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1953 Bowman Color #160 Cal Abrams (Pirates)


Price = $ 34.95
VG
High book price reflects card's status as the last card in the set.
1953 Bowman Color #160 Cal Abrams (Pirates) Baseball cards value
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1967 Topps WHO AM I ?
Checklist & Values


Easy to see why the 1967 Topps "Who Am I ?" set is a favorite of both sports and non-sport collectors. 44 cards featuring history's important figures PLUS (4) of baseball's top stars: Mickey Mantle, Babe Ruth, Sandy Koufax & Willie Mays !!! Do you recognize them ?

Player on front covered with scratch-off disguise with silly, hair, moustaches, hats, noses... and a clue to help kids guess. More clues on back. NO disguise coating then NOT MUCH VALUE.
Shakespear, Abe Lincoln, George Washington, Einstein, Queen Elizabeth, Joan of Arc, Julius Caesar, Columbus, Jackie Kennedy & more...

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1967 Topps Who Am I?
Checklist & Prices

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Baseball

1968 Baseball Marbles
by Creative Creations


1968 Baseball Marble
These 'Marbles' were issued in 'blister packs' of 20 marbles. The 'Marble' was a ¾”-diameter clear plastic orb containing a paper insert with the player's portrait on the front a facsimile autograph on the back.
The blister packs themselves are collectible. They measure 9-3/4” x 10-1/2”, with the marbles positioned on front; the pack’s back features a baseball design awash in approximately 60 player's facsimile signatures. 1968 Baseball Marbles The package mentions 24 series of 20 marbles per but only 120 different marbles were created.

1968 Baseball Marble One of the more interesting collectibles from the late 1960's, they are sought after by both Team and Player collectors.

For another similar interesting issue see the 1970 Chemtoy SuperBalls.
Baseball

1952 Topps Baseball Cards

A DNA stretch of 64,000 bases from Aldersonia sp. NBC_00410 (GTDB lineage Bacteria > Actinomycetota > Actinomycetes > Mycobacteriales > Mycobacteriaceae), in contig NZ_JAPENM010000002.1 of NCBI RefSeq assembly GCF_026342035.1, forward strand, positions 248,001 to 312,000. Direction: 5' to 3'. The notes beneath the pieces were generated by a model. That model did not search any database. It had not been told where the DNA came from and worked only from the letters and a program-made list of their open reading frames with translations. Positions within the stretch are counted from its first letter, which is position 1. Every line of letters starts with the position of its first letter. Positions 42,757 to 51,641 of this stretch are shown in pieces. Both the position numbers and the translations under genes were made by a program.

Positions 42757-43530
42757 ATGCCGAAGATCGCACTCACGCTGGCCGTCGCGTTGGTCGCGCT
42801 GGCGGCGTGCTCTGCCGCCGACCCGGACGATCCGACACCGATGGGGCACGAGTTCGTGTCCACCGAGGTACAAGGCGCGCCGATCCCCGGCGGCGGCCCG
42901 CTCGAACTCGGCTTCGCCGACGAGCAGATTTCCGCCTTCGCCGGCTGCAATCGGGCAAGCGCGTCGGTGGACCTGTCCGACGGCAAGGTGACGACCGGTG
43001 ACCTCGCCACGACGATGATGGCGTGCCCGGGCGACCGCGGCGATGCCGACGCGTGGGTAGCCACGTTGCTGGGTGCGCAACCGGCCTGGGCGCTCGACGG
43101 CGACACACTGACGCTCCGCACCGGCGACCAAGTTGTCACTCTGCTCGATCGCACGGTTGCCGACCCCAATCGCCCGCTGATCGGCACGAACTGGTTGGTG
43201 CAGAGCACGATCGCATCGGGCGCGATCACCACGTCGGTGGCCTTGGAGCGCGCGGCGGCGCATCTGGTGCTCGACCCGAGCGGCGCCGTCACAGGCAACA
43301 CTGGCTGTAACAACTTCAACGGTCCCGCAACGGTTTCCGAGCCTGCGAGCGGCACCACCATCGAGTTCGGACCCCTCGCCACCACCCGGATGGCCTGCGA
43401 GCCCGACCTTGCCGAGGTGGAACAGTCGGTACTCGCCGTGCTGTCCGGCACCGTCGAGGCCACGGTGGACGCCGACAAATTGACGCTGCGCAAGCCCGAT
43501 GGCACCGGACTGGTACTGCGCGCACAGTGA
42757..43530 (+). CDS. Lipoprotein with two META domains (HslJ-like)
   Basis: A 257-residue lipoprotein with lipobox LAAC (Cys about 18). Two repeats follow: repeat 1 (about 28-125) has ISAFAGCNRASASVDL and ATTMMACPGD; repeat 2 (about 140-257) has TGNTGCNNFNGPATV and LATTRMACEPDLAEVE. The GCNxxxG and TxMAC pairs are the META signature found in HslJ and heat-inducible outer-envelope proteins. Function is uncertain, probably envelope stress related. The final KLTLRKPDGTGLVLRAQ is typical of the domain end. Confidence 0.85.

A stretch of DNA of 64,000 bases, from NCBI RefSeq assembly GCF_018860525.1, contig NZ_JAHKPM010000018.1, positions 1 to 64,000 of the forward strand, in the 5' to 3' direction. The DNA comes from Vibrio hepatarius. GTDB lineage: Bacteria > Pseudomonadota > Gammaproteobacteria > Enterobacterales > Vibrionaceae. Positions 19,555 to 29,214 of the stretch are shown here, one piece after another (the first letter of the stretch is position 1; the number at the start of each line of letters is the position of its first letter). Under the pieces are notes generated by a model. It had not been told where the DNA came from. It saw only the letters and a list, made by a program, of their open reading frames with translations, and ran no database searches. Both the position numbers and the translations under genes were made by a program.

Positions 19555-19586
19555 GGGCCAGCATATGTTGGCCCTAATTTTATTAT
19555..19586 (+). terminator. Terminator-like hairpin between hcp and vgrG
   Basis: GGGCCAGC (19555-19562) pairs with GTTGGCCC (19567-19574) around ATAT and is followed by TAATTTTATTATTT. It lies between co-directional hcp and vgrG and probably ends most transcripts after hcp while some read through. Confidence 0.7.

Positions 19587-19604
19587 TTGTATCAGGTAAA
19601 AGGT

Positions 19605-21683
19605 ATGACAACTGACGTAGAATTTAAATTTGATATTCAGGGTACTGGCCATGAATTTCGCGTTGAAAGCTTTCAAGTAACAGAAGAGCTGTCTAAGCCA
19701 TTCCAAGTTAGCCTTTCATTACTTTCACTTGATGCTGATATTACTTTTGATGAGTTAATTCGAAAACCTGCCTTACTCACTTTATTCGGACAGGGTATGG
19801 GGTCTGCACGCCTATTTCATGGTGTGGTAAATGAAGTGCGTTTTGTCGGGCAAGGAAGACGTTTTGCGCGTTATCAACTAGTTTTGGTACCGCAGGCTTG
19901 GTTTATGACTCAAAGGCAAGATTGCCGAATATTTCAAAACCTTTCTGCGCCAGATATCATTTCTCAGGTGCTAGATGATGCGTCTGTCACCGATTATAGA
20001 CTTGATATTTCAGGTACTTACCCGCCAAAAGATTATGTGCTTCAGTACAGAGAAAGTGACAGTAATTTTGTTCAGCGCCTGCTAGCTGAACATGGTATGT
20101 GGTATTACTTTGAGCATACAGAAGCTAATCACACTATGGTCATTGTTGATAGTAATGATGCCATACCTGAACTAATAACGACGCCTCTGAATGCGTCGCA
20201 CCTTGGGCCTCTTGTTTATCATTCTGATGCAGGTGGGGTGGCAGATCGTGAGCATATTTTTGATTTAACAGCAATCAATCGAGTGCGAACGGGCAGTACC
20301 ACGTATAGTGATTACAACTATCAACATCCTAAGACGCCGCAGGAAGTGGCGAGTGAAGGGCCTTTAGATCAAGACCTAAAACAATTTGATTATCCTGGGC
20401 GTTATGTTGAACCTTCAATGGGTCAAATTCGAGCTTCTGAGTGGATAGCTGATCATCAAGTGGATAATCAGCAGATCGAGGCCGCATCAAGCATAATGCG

Checklist & Values


1952 is often thought of as Topps 1st baseball card set, but it was not.
Topps issued several smaller baseball card sets prior to their huge 1952 set.
Topps buzz word was "BIGGER is BETTER" for their 1952 Topps set which Topps described as: "GIANT IN BOTH SIZE and NUMBER of CARDS" (407).

Key card in the 1952 Topps set is #311 MICKEY MANTLE. Often called Mickey Mantle's Rookie card - BUT IT IS NOT. That honor goes to his 1951 Bowman.
1952 Topps "High Numbers" (#311-#407), are very, very scarce with an interesting story:
This HUGE set was released in series weeks apart. By the last (6th) series, baseball season was over and football starting. Candy shops had plenty of baseball cards from earlier series so most cancelled their orders for the last series creating the scarcity.

Adding interest is how Topps disposed of the now un-needed cards including THOUSANDS of 1952 Topps MICKEY MANTLE's. They dumped them into the Atlantic Ocean like most of New York's trash in those days.

Click for complete 1952 Topps Baseball card checklist, values and prices.
Baseball
How long have sports cards been around ? (part 2)

The first important and mainstream basketball set was issued by Bowman in 1948. Other than a Topps set in 1957-58 and a 1961-62 Fleer set, there were no mainstream basketball sets issued until Topps started producing yearly sets beginning with their 1969-70 set featuring the rookie card of Kareem Abdul-Jabbar, who then went under the name of Lew Alcindor.

In hockey, there were a few sets issued in the 1910's and while O-Pee-Chee issued some sets in the 1930's, the real modern sets began in 1951 with the itroduction of Parkhurst's first set.

In racing, while cards go back as far as the early Indy car days of 1911, modern racing sets began in 1988 with the issues released by MAXX.

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